Performance-related pay possibly linked to chronic stress, higher risk of substance abuse, study finds

FILE-Employees work at their desks inside an office. (Craig F. Walker/The Boston Globe via Getty Images)

Compensation for on-the-job performance is what most professionals strive for.

And when you factor in the sacrifices made to receive bonus pay, it can be worth it for many, but it may also be detrimental to your health. 

A study led by a team at the University of Aberdeen Business School and the Institute of Applied Health Sciences in Scotland learned that employees receiving performance-related pay are more vulnerable to chronic stress, heart disease, high blood pressure, mental health issues, and a higher risk of substance abuse. 

Performance-related pay employees, specifically men, had higher levels of fibrinogen, a biological indicator connected to chronic stress, the study notes. 

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Researchers explain in the report a need for companies utilizing performance-related pay to consider implementing policies to mitigate worker stress. 

"Our study provides evidence for physiological wear and tear in PRP workers and is consistent with previous research showing they are more likely to have poor health, including self-reported mental health issues and cardiovascular health issues," Keith Bender, a professor for SIRE Chair in Economics, said in a university release. "For the first time, we also demonstrate that PRP employees — particularly men — have higher blood pressure and elevated levels of fibrinogen, both closely associated with chronic stress."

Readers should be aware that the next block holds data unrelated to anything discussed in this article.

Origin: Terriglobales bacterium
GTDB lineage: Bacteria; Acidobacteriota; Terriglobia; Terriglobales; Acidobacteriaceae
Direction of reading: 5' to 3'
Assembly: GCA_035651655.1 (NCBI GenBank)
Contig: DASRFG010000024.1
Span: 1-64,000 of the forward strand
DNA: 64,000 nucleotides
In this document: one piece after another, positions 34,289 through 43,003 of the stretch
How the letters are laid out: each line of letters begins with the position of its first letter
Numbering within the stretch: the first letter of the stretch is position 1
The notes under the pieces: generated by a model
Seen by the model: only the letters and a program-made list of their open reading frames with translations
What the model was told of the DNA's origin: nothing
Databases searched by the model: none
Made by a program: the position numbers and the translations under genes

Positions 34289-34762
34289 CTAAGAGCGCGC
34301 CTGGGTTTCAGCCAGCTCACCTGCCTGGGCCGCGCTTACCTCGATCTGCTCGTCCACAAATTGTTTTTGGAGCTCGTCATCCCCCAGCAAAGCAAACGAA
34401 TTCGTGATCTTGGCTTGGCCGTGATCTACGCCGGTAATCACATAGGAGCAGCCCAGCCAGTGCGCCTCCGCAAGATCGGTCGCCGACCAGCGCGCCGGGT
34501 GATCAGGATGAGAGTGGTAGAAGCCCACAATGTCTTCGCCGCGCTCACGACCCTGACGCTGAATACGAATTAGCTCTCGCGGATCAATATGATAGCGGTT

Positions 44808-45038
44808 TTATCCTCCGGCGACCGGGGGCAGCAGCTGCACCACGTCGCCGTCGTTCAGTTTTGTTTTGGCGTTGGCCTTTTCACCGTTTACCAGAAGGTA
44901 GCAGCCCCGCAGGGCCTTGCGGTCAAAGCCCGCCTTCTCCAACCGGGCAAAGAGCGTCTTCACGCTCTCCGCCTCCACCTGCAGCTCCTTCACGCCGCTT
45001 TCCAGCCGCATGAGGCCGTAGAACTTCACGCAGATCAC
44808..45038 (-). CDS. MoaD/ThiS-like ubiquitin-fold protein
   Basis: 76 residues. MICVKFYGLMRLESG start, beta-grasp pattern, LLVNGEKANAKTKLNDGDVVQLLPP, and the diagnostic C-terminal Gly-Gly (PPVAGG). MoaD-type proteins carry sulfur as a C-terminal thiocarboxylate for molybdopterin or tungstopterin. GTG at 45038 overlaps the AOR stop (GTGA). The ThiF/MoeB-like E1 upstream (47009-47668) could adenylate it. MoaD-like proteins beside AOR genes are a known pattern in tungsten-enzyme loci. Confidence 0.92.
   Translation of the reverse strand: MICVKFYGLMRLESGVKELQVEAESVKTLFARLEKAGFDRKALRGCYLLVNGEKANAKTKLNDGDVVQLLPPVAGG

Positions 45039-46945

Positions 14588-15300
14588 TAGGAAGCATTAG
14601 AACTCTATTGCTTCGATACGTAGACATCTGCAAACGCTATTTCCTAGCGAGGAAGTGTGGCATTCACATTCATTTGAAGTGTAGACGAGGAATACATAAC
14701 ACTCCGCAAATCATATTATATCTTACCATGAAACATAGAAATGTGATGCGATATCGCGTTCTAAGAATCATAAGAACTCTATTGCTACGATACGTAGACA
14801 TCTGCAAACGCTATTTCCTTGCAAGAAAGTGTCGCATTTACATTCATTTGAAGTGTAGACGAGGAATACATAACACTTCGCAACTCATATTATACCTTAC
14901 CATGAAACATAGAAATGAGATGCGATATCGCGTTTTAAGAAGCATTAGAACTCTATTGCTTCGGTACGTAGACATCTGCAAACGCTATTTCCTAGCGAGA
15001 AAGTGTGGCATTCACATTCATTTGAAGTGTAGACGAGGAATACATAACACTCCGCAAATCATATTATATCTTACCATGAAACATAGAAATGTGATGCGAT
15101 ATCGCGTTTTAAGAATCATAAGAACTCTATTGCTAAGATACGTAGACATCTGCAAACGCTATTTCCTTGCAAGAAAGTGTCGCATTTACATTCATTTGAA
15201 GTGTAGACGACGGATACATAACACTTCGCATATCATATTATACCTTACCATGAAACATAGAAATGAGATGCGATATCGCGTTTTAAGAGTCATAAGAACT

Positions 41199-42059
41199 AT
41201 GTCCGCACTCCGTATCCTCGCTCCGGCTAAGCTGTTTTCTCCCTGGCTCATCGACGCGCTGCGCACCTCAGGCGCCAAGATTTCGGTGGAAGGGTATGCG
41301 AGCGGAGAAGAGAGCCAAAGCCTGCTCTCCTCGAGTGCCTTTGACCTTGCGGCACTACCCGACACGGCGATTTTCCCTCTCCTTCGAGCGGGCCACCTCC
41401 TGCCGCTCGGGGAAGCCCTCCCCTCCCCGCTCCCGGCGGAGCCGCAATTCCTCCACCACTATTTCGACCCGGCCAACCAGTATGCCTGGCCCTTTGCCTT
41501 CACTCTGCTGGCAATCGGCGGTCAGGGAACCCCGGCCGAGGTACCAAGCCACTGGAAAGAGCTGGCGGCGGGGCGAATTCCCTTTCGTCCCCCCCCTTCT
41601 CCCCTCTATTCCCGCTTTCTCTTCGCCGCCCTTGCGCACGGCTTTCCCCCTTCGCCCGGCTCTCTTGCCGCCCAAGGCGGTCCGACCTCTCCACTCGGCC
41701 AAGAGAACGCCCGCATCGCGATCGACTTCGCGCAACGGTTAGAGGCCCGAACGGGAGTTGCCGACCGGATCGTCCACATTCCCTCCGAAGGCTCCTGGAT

Dr. Daniel Powell, a co-author of the study, points to several factors for chronic stress in performance-related pay workers, including a need to put forth more effort at work, the pressure to work under time or performance goals, and stress resulting from uncertain income streams.

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The study concludes that using performance-related pay in the job market may still negatively affect workers and their long-term productivity while jeopardizing the worker's relationship with the company if employers aren't prioritizing employee well-being. 

This story was reported from Washington, D.C.